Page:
concluded that while early adoption implicate higher levels of active
usage, it goes along with even higher embedment in social networks from
within which such incoming calls are generated.
5.3 Extensity and intensity of phone partner networks
The larger amount calls and text messages of early adopters may either be caused by contacting a specific number of partners more frequently or by interacting with a larger total number of partners (or of course by any mixture of these two). For assessing the extension of their networks, informants were asked to count the number of individuals they have contacted more than once during the three preceding months. The results show clearly that earlier adoption goes along with a larger number of contact persons, especially in the male sample where the network of pre-teen initiators is more than 100% larger than that of very late adopters (48 vs. 23) (Table 4). While the correlations lose some weight when current age is controlled, they remain still significant.
Table 4: Number of phone partners contacted several times during the last three months: according to age at first ownership*
*Partial correlation coefficient: with current age controlled.
5.4 Temporal accessibility
Given that the mobile phone is highly
intrusive insofar as it can ring at any inconvenient moments (e. g. while
riding the car or being absorbed in local conversations), there is a high
need to restrict exposure by switching it off during specific time spans
or at particular places (Geser 2003). Astonishingly enough, almost all informants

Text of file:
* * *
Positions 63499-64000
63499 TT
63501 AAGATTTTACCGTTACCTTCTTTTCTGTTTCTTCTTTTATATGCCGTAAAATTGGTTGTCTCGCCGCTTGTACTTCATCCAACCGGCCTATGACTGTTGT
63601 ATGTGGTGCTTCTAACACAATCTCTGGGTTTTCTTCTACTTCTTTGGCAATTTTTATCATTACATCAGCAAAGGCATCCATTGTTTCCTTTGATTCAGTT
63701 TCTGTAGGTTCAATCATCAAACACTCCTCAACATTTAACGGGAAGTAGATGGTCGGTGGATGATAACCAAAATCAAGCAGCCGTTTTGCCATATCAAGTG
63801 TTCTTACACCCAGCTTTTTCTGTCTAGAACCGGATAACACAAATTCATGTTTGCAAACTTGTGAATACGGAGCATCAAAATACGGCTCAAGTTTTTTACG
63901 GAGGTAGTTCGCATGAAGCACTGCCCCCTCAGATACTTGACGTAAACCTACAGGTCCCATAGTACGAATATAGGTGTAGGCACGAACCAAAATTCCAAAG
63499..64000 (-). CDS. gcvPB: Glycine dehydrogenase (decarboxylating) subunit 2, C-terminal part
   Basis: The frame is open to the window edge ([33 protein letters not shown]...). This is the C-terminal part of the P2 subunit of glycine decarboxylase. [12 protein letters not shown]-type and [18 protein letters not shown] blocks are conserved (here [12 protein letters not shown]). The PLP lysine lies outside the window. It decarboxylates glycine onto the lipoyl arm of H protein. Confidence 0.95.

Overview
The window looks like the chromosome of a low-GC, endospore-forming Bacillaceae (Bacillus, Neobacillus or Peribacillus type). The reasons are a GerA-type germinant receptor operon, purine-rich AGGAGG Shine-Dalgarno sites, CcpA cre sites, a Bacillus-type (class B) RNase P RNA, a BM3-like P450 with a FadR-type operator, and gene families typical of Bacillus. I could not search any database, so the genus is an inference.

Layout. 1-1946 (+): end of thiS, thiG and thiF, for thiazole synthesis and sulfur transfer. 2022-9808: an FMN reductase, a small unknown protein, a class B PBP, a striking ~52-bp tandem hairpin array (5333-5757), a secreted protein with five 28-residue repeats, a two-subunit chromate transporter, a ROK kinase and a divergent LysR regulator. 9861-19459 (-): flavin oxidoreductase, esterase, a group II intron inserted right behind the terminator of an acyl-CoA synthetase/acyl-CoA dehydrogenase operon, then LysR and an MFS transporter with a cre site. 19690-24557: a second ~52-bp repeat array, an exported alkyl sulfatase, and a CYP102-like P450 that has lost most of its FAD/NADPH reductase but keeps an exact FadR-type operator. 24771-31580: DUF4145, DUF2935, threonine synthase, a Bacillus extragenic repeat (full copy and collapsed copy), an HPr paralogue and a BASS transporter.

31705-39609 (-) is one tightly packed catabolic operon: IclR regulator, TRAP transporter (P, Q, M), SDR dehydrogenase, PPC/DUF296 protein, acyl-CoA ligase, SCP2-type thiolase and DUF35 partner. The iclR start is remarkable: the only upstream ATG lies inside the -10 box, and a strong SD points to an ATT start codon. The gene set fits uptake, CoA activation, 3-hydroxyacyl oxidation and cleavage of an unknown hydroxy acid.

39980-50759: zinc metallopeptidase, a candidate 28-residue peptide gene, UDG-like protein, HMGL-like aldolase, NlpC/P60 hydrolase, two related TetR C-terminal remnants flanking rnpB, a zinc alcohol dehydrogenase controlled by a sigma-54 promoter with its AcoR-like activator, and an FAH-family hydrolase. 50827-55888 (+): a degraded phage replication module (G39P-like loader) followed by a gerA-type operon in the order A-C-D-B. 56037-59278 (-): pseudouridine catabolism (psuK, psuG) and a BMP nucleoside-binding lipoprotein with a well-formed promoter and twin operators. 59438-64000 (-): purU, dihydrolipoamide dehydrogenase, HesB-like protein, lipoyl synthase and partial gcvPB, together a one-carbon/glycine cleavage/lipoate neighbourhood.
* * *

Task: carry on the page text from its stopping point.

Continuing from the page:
say that they leave their mobile usually on during mornings, afternoons
and evenings, while about two out of three also refuse to turn off during
Table 5: Percentage of users who have their mobile on during nights: according to age of first ownership
*Partial correlation coefficient: with current age controlled.
5.5 Affective mobile phone involvement
While a considerable part of the
questionnaire was dedicated to behavioral patterns, several questions
tried to tap subjective attitudes toward the new technology, especially
the strength of psychological involvement which was measured by a series
of four-point Likert-scale items. On the most general level, it was found
that such subjective involvements were mostly quite moderate or even very
low, particularly within the male subsample where only 8% fully agreed
with the statement that the mobile has become part of their personal style
of life, and only 14 % asserted unconditionally that they could not
imagine their life without. While females of all ages cohorts showed
consistently higher levels of attachment, they were also rather reluctant
to consider cell phones an indispensable ingredient of their daily
Table 6: Degree of acceptance vs. rejection of two statements about the subjective attachment to the mobile phone: according to age at first ownership